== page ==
(Prayer: This Writ Petition came to be numbered under Article 226 of the Constitution of India by way of transfer of O.A.No.3451 of 2003 from the file of Tamil Nadu Administrative Tribunal praying to call for the records relating to the orders of the respondent herein passed in his PR 20/2001, dated 23.07.2003 and in Rc.No.C2/PR 20/2001, D.O.No.606/2003, dated 06.08.2003, dismissing the petitioner from service with effect from 02.08.2003, quash the same and consequentially direct the respondent herein to reinstate the petitioner back in service with all consequential monetary and service benefits.)
1. The Original Application in O.A.No.3451 of 2003 before the Tamil Nadu Administrative Tribunal (hereinafter referred to as the "Tribunal") is the present Writ Petition.
2. On 05.03.1979 the petitioner was appointed as Grade II Police Constable. From 05.09.1983, he was transferred to Police Telecommunication Branch. On 17.01.1990 he was promoted as Grade I Police Constable. On 15.07.1996 he was further promoted as Head Constable.
3. While so, on 28.09.2001 a case was registered in Crime No.453/2001 against the petitioner under Section 420 of IPC on the file of Ukkadam Police Station, Coimbatore. The compliant was against the petitioner and six others. The Complainant was one Thiru.Venugopal, who is a Goldsmith. The complaint was that the petitioner cheated along with others to the tune of Rs.1,80,000/-. Based on the said complaint, the petitioner was arrested on 01.10.2010 and later, he came out on bail.
4. While so, the respondent issued a charge memo dated 24.10.2001 under Rule 3(b) of the Tamil Nadu Police Subordinate Services (Discipline and Appeal) Rules, 1955 (hereinafter referred to as the "Rules") against the petitioner for his absence for two days without permission and also for having involved in a criminal case in Crime No.453/2001 on the file of Ukkadam Police Station, Coimbatore.
5. The petitioner submitted an explanation dated 26.01.2002 denying the allegations. However, an enquiry was ordered and the Deputy Superintendent of Police (Communication), Police Telecom Branch, Chennai - 4, was appointed as Enquiry Officer, who conducted an enquiry, wherein, four witnesses were examined on behalf of the Department. He submitted a report dated 24.04.2002, holding that the charges were proved. Based on the findings after receiving further representation on the findings, the petitioner was removed from service by order dated 23.07.2003 and 06.08.2003 by the respondent. Aggrieved by the same, the petitioner filed O.A.No.3451 of 2003 (W.P.No.14381 of 2007) to quash the proceedings dated 23.07.2003 and 06.08.2003 of the respondent and for a direction to reinstate him with all consequential, monetary and service benefits.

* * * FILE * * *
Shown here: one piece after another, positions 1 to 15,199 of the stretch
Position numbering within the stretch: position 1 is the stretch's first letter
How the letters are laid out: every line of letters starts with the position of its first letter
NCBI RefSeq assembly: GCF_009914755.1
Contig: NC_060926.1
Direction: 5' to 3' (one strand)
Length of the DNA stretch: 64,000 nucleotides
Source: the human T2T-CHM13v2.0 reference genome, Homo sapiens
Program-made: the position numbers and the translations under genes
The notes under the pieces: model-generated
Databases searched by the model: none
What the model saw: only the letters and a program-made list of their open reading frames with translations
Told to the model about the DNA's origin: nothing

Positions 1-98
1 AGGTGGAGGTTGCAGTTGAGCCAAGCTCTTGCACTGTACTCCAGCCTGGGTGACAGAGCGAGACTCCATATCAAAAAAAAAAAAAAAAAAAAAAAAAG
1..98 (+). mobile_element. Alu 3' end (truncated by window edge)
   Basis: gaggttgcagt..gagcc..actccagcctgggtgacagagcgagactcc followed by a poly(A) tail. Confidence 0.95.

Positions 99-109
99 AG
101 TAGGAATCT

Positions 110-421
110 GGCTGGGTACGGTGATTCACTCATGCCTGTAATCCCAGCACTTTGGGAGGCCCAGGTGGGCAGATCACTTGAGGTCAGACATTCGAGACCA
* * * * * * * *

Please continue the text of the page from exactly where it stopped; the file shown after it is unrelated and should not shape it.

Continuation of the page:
6. The respondent filed a reply affidavit before the Tribunal, refuting the allegations. It is stated that since the petitioner involved himself in a criminal case, registered in Crime No.453/2001 under Section 420 of IPC on the file of Ukkadam Police Station, Coimbatore, he was dismissed from service.
7. On abolition of the Tribunal, the Original Application transferred to this Court and re-numbered as W.P.14381 of 2007.
8. Heard both sides.
9. Learned counsel for the petitioner submits that the involvement of the petitioner in criminal case would not be a ground for issuing a charge memo and dismissing a Government employee. According to him, the petitioner could be placed under suspension under Rule 3(e) of the Rules. If the Government employee is convicted, then, based on the conviction, the Government employee could be proceeded with and appropriate punishment could be imposed under Rule 3(c) of the Rules. The Department also could take departmental action based on the similar set of facts, for which, criminal action is pending. But, according to the petitioner, if a Government employee is made an accused in a criminal case that itself could not be a ground for issuing a charge memo and dismissing the said Government employee for involvement in the criminal case.
10. Learned counsel for the petitioner further submits that for the absence of two days, the punishment of dismissal is too excessive. He has also relied upon a Judgment of this Court in R.Ramesh Vs. The Deputy Inspector General of Police, Kancheepuram and Another (W.A.No.58 of 2011) in this regard.
11. On the other hand, the learned Special Government Pleader appearing for the respondent seeks to sustain the dismissal order based on the reply affidavit.
12. I have carefully considered the submissions made on either side.
13. The following charges were framed under charge memo dated 24.10.2001:-
Highly reprehensible conduct in absenting from duty without obtaining leave on 29.09.2001 and 30.09.2001
Highly reprehensible conduct by invoking himself in a criminal case registered in Coimbatore Ukkadam PS. Cr.No.453/2001 U/S.420 IPC. Registered on 28.09.2001 and thereby violating Section 3 - Discreditable Conduct enshrined in G.O.Ms.No.479, Home Department, dated 25.03.1997."
14. The crux of the charge No.2 is that the petitioner involved in a criminal case.